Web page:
The real Meltdown exploit is substantially more complex than this (notably, to avoid having to mis-train the branch predictor, the authors prefer to execute the illegal read unconditionally and handle the resulting exception), but the principle is the same. Spectre uses a similar approach to subvert software array bounds checks.


Modern processors go to great lengths to preserve the abstraction that they are in-order scalar machines that access memory directly, while in fact using a host of techniques including caching, instruction reordering, and speculation to deliver much higher performance than a simple processor could hope to achieve. Meltdown and Spectre are examples of what happens when we reason about security in the context of that abstraction, and then encounter minor discrepancies between the abstraction and reality.

The lack of speculation in the ARM1176, Cortex-A7, and Cortex-A53 cores used in Raspberry Pi render us immune to attacks of the sort.

* days may not be that old, or that good


Tim avatar

Great news, thank you!

Tobias Huebner avatar

Having read this, I feel smarter. Didn`t really understand it, but I feel smarter.

Alex Bate avatar

I 100% agree with this statement.

Ameer Razmi avatar

I second that. Truly made me feel smarter when reading those.

Mavis avatar

Same here. And feeling smarter is all that really matters, r-right guys? :’)

Pete avatar

Thanks, great explanation and I feel confident Raspberry Pi’s are tough little computers.

If I am using Raspbian x86 desktop on Oracle Virtual Box, does the Virtual CPU have the exploit or is it protected by the Host OS. I am assuming the host hardware may have the exploit patched.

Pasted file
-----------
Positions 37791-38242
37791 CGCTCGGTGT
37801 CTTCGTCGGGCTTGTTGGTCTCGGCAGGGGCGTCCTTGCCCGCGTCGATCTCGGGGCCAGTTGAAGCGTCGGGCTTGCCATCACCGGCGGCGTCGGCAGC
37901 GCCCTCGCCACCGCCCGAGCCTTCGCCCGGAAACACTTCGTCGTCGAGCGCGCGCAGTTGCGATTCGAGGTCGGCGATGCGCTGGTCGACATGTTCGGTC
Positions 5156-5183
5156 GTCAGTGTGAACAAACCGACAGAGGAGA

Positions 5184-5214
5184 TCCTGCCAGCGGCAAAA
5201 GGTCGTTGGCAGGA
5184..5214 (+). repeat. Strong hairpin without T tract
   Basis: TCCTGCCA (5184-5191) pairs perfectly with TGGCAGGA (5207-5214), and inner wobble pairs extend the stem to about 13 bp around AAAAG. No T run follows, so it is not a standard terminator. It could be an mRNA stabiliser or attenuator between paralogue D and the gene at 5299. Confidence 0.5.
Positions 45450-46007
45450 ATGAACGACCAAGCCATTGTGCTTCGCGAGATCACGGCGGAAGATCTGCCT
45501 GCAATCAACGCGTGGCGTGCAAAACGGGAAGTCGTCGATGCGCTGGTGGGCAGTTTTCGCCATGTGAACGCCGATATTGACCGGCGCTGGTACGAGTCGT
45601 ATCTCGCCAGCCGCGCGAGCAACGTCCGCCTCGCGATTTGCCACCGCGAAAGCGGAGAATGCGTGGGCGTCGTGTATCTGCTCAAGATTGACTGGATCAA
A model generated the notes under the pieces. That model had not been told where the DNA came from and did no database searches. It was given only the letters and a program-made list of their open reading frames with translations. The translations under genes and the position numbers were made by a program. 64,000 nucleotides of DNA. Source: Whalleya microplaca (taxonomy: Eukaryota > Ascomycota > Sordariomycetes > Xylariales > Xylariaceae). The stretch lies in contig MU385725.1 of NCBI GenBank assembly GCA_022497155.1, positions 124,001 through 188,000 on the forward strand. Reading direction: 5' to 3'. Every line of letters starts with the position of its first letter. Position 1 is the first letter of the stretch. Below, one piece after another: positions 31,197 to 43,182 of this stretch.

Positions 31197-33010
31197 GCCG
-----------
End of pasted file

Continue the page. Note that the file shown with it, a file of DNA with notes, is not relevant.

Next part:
MW avatar

That is not relevant to ARM CPU of Raspberry Pi

Joshua Barretto avatar

A virtual Raspberry Pi is vulnerable because the problem is dependent on the underlying chip. Besides, the emulator likely doesn’t emulate the RPi’s CPU down to that level of detail: it doesn’t need to.

Niall avatar

If you’re using an emulated CPU, I imagine you’re safe — after all, implementing complicated parallelism in software will only serve to slow the program down, and hardware parallelism is intended to make software run faster.


I don’t believe Virtualbox does any processor emulation at all — it simply mediates between the host operating system and the guest environments, but passes through x86 commands to the host x86 processor.

The big issue with Spectre and Meltdown is that they can actually break out of a virtual machine and access system memory for the host.

Jon avatar

> I don’t believe Virtualbox does any processor emulation at all

VirtualBox has a dynamic recompiler borrowed from QEMU that it uses when it can’t virtualize.

It’s pretty much just used to emulate real mode and protected mode (ie. 16-bit) software. If it didn’t do this, it wouldn’t be possible to run VMs that use BIOS or DOS machines (including NTVDM on modern 32-bit Windows) under a 64-bit host.

Martin Bonner avatar

That is an *excellent* summary of how Spectre and Meltdown work. (The fact that the Pi is immune is just a bonus).

Shelley Powers avatar

Wow. Silver lining related to Meltdown and Spectre: I’m learning a whole lot more about how processors work.

Antz avatar

Eben, could you please clarify how this A53 CPU feature is different from the one that is exploitable by Spectre?


Eben Upton avatar

That link refers to speculative fetches of instructions, as opposed to speculative execution. The former is much more common than the latter, as without it the processor will frequently stall waiting for instructions from memory, crippling performance.

Why don’t speculative instruction (and data) fetches introduce a vulnerability? Because unlike speculative execution they don’t lead to a separation between a read instruction and the process (whether a hardware page fault or a software bounds check) that determines whether that read instruction is allowed.

Antz avatar

Awesome, thank you!

Canis Lupus avatar

Eben, may I disagree that the speculative fetch does not cause a vulnerability?

kernel address KA